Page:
Netanyahu intervenes: No vote on Shabbat bill

Following threats from Kulanu party, Prime Minister convinces Zohar to read bill but not to call for a vote.

Hezki Baruch,

MK Mickey Zohar
MK Mickey Zohar
Knesset spokesperson

In an effort to save his government from more internal conflict, Prime Minister Binyamin Netanyahu intervened this morning and told MK Mickey Zohar (Likud) to stop his “Shabbat Bill’ from being read in the Knesset plenum this morning.

MK Zohar said, "in response to the request of the Prime Minister and the issues raised by our important coalition partner the Kulanu party, I’ve decided to honor the request. Today I will present the proposed bill to the plenum but I will refrain from asking for a discussion and vote until a future date.”

“It is very evident that this law is complex and important for the betterment of the whole country. It will have widespread repercussions for the entire populace.”

“I believe that this law contains a very important Jewish and social value, and therefore I will endeavor to obtain the agreement of my fellow coalition members, as well as the agreement of members of the opposition.”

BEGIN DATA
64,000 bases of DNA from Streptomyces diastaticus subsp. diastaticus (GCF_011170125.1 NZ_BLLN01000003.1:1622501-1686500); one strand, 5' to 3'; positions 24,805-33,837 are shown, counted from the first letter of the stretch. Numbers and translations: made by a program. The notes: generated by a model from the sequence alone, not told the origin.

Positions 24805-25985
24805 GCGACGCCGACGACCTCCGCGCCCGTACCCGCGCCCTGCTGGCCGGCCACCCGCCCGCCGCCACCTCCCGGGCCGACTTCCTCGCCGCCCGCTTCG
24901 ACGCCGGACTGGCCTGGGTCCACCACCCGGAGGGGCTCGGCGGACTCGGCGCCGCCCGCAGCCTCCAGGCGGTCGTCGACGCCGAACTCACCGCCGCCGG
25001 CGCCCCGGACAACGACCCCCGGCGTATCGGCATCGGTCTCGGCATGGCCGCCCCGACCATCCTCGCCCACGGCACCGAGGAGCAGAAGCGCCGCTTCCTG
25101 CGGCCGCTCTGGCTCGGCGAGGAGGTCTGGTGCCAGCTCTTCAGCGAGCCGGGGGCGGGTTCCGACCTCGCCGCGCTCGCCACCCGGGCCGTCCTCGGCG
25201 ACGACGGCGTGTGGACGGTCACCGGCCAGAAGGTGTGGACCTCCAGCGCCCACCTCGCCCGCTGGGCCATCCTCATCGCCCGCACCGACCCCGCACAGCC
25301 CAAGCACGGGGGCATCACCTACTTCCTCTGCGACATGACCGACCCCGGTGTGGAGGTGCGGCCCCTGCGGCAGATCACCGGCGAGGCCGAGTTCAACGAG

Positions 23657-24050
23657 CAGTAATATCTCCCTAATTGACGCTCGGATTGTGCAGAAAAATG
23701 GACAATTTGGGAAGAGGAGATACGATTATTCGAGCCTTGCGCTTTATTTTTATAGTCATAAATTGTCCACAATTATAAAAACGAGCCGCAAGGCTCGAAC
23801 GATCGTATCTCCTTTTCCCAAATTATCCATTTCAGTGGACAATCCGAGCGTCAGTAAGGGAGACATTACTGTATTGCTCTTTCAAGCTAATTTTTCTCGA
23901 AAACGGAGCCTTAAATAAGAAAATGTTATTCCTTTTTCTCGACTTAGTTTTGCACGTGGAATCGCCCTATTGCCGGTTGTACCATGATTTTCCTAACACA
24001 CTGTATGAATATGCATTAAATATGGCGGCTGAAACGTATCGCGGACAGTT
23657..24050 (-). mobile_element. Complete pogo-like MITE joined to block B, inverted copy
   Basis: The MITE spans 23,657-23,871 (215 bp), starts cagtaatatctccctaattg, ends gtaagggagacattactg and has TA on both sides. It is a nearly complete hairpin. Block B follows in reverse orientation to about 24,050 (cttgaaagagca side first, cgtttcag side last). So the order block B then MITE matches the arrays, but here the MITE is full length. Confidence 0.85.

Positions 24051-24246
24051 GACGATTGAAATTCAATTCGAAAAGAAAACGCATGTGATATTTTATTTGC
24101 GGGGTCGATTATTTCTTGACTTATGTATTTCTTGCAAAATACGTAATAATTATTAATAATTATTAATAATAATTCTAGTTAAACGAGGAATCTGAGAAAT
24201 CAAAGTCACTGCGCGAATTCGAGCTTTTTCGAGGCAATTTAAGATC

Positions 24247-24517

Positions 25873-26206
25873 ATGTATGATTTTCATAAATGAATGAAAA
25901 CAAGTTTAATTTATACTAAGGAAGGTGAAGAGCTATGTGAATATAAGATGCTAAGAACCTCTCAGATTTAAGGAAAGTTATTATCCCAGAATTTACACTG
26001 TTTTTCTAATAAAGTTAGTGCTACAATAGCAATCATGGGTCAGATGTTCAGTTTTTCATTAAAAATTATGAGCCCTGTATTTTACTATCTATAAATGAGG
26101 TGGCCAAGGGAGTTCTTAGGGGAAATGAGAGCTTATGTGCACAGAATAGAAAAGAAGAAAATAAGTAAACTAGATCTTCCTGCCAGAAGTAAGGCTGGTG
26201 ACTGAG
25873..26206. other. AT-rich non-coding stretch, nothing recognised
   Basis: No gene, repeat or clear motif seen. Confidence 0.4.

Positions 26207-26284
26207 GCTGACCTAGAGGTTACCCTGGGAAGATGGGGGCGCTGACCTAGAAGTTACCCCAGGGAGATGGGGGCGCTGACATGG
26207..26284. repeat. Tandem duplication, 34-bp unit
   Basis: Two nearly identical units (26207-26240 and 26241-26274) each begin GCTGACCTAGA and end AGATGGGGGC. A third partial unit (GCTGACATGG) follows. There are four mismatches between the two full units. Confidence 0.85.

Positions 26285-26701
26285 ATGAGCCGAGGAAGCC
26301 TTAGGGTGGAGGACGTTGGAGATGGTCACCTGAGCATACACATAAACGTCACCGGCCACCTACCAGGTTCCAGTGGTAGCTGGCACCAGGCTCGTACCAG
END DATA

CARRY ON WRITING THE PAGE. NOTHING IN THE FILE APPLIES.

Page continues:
The majority of the opposition to the law has come from the Kulanu party. Following the law’s success at the Ministerial Committee, MK Rachel Azaria (Kulanu) said “the Shabbat Law presented by MK Zohar, is draconian and disrupts the current status quo."

"Therefore the Ministerial committee decided to bequeath the decision to the Directorial committee that will be created to deal with the issue in the future. Therefore the proposed bill will not fulfill the primary purpose for which it was created, and will not pass into the Israeli law books.”

On Tuesday MK Roy Folkman (Kulanu) threatened that if the proposed bill were brought to a vote in the plenum today, the entire party of Kulanu would vote against it, thereby threatening the cohesion of the coalition.




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